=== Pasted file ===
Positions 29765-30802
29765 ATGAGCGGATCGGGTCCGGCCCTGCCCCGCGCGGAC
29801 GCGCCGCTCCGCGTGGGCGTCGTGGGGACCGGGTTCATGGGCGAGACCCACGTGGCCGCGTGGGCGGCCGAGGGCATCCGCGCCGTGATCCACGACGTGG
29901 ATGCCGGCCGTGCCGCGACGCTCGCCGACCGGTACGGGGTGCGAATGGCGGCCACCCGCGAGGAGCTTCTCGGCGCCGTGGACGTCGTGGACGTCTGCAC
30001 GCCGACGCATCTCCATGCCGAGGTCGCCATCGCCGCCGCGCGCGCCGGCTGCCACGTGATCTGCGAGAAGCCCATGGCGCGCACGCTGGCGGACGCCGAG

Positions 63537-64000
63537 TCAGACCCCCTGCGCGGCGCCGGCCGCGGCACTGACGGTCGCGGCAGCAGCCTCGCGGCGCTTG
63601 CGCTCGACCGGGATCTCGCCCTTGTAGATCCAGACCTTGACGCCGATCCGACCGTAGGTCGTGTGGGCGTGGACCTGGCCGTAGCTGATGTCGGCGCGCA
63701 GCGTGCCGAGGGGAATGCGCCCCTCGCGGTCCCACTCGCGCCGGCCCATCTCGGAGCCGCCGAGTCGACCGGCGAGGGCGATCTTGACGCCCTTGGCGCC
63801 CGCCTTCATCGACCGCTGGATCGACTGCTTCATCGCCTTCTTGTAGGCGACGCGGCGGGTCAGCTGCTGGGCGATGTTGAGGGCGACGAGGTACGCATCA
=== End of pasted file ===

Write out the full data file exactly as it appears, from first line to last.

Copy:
Positions 29765-30802
29765 ATGAGCGGATCGGGTCCGGCCCTGCCCCGCGCGGAC
29801 GCGCCGCTCCGCGTGGGCGTCGTGGGGACCGGGTTCATGGGCGAGACCCACGTGGCCGCGTGGGCGGCCGAGGGCATCCGCGCCGTGATCCACGACGTGG
29901 ATGCCGGCCGTGCCGCGACGCTCGCCGACCGGTACGGGGTGCGAATGGCGGCCACCCGCGAGGAGCTTCTCGGCGCCGTGGACGTCGTGGACGTCTGCAC
30001 GCCGACGCATCTCCATGCCGAGGTCGCCATCGCCGCCGCGCGCGCCGGCTGCCACGTGATCTGCGAGAAGCCCATGGCGCGCACGCTGGCGGACGCCGAG

Positions 63537-64000
63537 TCAGACCCCCTGCGCGGCGCCGGCCGCGGCACTGACGGTCGCGGCAGCAGCCTCGCGGCGCTTG
63601 CGCTCGACCGGGATCTCGCCCTTGTAGATCCAGACCTTGACGCCGATCCGACCGTAGGTCGTGTGGGCGTGGACCTGGCCGTAGCTGATGTCGGCGCGCA
63701 GCGTGCCGAGGGGAATGCGCCCCTCGCGGTCCCACTCGCGCCGGCCCATCTCGGAGCCGCCGAGTCGACCGGCGAGGGCGATCTTGACGCCCTTGGCGCC
63801 CGCCTTCATCGACCGCTGGATCGACTGCTTCATCGCCTTCTTGTAGGCGACGCGGCGGGTCAGCTGCTGGGCGATGTTGAGGGCGACGAGGTACGCATCA